Facts and Factories
A mystery unveiled

The years 1967 to 1970 progressed slowly for the Japanese guitar industry. The boom of the Beat era was over, and many companies languished there or had to be closed.

Then, in 1970, Japan took a sort of new offensive against the USA guitar manufacturer by copying Fender, Gibson and some other (Mosrite etc) guitars. The beginning was pretty amateurish, but then came more perfection, which ultimately drew some action proceedings (since the term "Lawsuit"-era for the high quality production of the time).

Stagg was a short-lived Japanese brand like many others back in the 70's, with a rather wide production of both copy and original models, of good quality like Ibanez and Aria.

These Japanese made guitars seem to have originated in the same factory that was making the early Ibanez guitars, since many of the parts are very similar or identical, but differing for the presence, on every instrument, of the mark "A product of NB".


Stagg = Hoshino/Fujigen


It is easy to think that the quality of the Stagg products could come from one of the most qualified Japanese factories of the time, such as Matsumoku or Fujigen. But only recently we succeed in finding the evidence needed.

1) First, having finally identified a Stagg SG (around 1970) for sale on Ebay, we had the chance to compare it to a Cimar SG, which is quite completely identical. A convincing clue leading towards the Hoshino – Fujigen direction.

2) The definitive evidence comes indirectly from the discovery of another MIJ brand which was distributed in France in the 70s and early 80s, that is “Eagle”. Among these guitars we find many similarities with the Stagg production, in particular with the original designed Neckthrough intruments (“King” series): they are identical, with the only exception of the shape of the palette. This minor difference can also be considered as a sign of the accuracy and care of the Japanese luthiers in Fujigen plants: two identical guitars with different brands must show at least one original, visible and distinctive feature.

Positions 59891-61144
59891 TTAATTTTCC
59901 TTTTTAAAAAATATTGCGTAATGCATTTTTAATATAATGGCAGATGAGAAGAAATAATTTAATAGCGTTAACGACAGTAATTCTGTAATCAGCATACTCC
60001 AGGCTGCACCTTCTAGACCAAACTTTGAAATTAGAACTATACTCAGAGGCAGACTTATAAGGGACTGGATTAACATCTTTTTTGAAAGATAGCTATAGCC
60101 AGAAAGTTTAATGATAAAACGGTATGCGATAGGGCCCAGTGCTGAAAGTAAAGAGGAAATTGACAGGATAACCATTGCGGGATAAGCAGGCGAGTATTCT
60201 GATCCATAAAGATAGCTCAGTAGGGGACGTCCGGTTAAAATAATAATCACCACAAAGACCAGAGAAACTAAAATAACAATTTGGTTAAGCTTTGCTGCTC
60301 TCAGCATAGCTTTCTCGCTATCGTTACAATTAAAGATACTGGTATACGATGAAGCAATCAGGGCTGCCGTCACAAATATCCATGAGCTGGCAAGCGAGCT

The history of Eagle guitars is known, although without ample details: it was an “importer” brand, commissioned by IML (Importation Musicale Lyonnaise), a company established in Lyon who survived until 2000. It used to produce in Fujigen and import a variety of nice quality solid and hollow-body guitars. These were sold at affordable prices, generally having the same quality of Ibanez models of the time (lawsuit and, then, original designs).

Since Eagle were distributed exclusively in France, it is easy to conclude that Stagg, on the other side, was a brand created to distribute the same (or very similar) products a) in the rest of Western Europe or b) in Germany, and, from there, in other countries – since the majority of the guitars we were able to trace is in the hands of German people (a few in Italy and UK). This hypotesis will also explain why apparently no Stagg is to be found in both Japan and USA markets.

It is clearly possible that some guitars were commissioned to other factories: we know that an Eagle/"Gibson twin" was certainly made in the Matsumoku factory (see the picture in the Eagle section), and that one of the French importers had also relationships with Kasuga International (in Nagoya) and so with Tokai.


For more information on the Fujigen history, see on their current website: http://www.fgnguitars.com/history.html#history01


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As we know, the original Stagg brand name disappeared from use after a few years, probably around 1983, until the current company started up a decade later. To be clear, we repeat that the current brand Stagg was set up in 1995 in Europe (Belgium) with China-based production.

So it's no surprise that what we read in various forums: "if you find one of the 70's Japanese Staggs, grab it! They are top quality", and similar judgements.